It's been a relatively quiet day around Devils-related social media in regards to the Hall of Fame induction of Scott Niedermayer.
Whether it's that he's a thing of the past, or people don't forgive him for leaving, his induction on Monday night is exactly what he deserves. The four-time Stanley Cup champion was not only a great Devil, but one of the best defensemen in NHL history.
Games played: 1263
Total Points: 740
Career plus/minus - plus-167
- Norris Trophy - 2003-2004 Season
- 5 time all star (1998, 2001, 2004, 2008, 2009)
- 4 time Stanley Cup champion (1995, 2000, 2003 w/ NJ, 2007 w/ Anaheim)
- 2 time Olympic Gold Medal winner (2002, 2010)
There's no denying the greatness of Niedermayer. He was the kind of player that could do just about everything possible to help his team win. Whether it was playing tight defense back in the old "trap" days, or leading an odd-man rush or a power play; his skill set was simply unrivaled.
His offensive numbers don't exactly jump off the charts, but a lot of that has to to with playing in the type of system that the Devils used. If he had played somewhere else for much of his career, his skill alone would have allowed for a lot more points in a open system.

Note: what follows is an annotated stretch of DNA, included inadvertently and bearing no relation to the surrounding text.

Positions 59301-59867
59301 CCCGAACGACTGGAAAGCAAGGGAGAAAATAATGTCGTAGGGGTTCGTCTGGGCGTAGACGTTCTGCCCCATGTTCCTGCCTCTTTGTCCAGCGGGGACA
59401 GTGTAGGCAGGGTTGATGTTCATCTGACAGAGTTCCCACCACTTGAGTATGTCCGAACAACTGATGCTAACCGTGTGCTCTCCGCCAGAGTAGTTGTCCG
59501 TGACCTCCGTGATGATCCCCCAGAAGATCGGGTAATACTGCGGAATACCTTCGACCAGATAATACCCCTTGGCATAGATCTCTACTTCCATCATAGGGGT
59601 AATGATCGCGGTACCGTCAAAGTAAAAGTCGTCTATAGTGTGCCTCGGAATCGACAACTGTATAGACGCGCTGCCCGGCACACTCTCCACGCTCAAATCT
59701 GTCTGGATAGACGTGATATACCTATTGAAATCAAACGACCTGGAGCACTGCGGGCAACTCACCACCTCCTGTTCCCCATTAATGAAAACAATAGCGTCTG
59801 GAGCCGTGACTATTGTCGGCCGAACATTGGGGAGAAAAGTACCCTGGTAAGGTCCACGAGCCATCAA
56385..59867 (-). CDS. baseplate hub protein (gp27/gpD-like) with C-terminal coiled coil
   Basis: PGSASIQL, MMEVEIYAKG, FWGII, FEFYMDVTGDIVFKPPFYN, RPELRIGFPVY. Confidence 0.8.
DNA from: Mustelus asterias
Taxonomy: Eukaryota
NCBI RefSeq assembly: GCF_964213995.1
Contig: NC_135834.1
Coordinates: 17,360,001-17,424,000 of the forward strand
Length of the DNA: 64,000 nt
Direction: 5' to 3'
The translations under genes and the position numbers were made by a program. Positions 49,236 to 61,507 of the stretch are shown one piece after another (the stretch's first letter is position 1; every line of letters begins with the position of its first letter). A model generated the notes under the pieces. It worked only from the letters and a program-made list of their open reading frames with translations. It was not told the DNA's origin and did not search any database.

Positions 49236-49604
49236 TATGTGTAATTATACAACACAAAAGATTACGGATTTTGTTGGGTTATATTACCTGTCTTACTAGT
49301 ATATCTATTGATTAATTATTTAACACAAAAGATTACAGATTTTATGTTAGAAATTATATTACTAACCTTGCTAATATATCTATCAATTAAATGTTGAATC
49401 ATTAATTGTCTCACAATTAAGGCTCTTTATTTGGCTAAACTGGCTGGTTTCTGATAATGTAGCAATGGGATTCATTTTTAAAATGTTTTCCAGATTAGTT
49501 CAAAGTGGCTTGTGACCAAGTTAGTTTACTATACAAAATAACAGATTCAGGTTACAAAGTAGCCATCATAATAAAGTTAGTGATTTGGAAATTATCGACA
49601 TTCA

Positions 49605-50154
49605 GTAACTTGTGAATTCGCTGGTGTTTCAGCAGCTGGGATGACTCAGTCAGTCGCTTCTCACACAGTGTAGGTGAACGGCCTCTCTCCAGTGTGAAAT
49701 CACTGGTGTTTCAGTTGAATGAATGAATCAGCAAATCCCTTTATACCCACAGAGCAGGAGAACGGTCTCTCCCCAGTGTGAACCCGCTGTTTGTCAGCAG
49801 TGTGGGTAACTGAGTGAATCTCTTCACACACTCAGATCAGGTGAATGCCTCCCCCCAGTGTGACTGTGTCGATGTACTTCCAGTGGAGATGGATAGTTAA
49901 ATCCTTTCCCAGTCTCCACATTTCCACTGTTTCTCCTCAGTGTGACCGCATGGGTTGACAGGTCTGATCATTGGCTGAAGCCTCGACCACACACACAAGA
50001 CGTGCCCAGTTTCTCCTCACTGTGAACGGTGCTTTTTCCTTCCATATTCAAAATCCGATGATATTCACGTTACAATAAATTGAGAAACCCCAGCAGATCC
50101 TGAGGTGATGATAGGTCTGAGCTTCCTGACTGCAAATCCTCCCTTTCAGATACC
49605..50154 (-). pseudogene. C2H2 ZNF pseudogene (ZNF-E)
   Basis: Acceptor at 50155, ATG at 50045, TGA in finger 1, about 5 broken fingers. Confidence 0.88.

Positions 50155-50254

Though his career was filled with great moments, there is one that will always stand out for Devils fans. In Game Two of the 1995 Finals against Detroit, the Devils were trailing 2-1. Niedermayer got the puck in his own zone and the rest was history.
This goal was such an excellent individual effort, as he knifed through the entire Red Wings defense and then followed up his own shot to tie the game at two. I believe that was the turning point for the series. Once the Devils tied it up, they never really looked back.
He brought that kind of skill to this team for his entire tenure. The former third-overall pick in 1991 was never flashy, never boasting or yelling at the opposing team. All he did was go out and get the job done, night-in and night-out.
Scott was a winner everywhere he went. To go along with his four Stanley Cup rings and two gold medals, he won a world championship as well. He was a perfect fit for the Devils. He could play a shutdown style of defense, but knew perfectly when to jump into the rush. He was unselfish and never complained about a system that probably gave him far fewer offensive opportunities than he would have liked.
No one should still be bitter towards Scott for leaving to play with his brother in Anaheim; it's time to get over it. No.27 was an incredible Devil, a once-in-a-generation find in terms of his skill set. In twenty years as an NHL player, he left a lasting impact on the game.
There are three numbers that sit atop Prudential Center. It's a true testament to his years of service and monumental amount of success in red and black.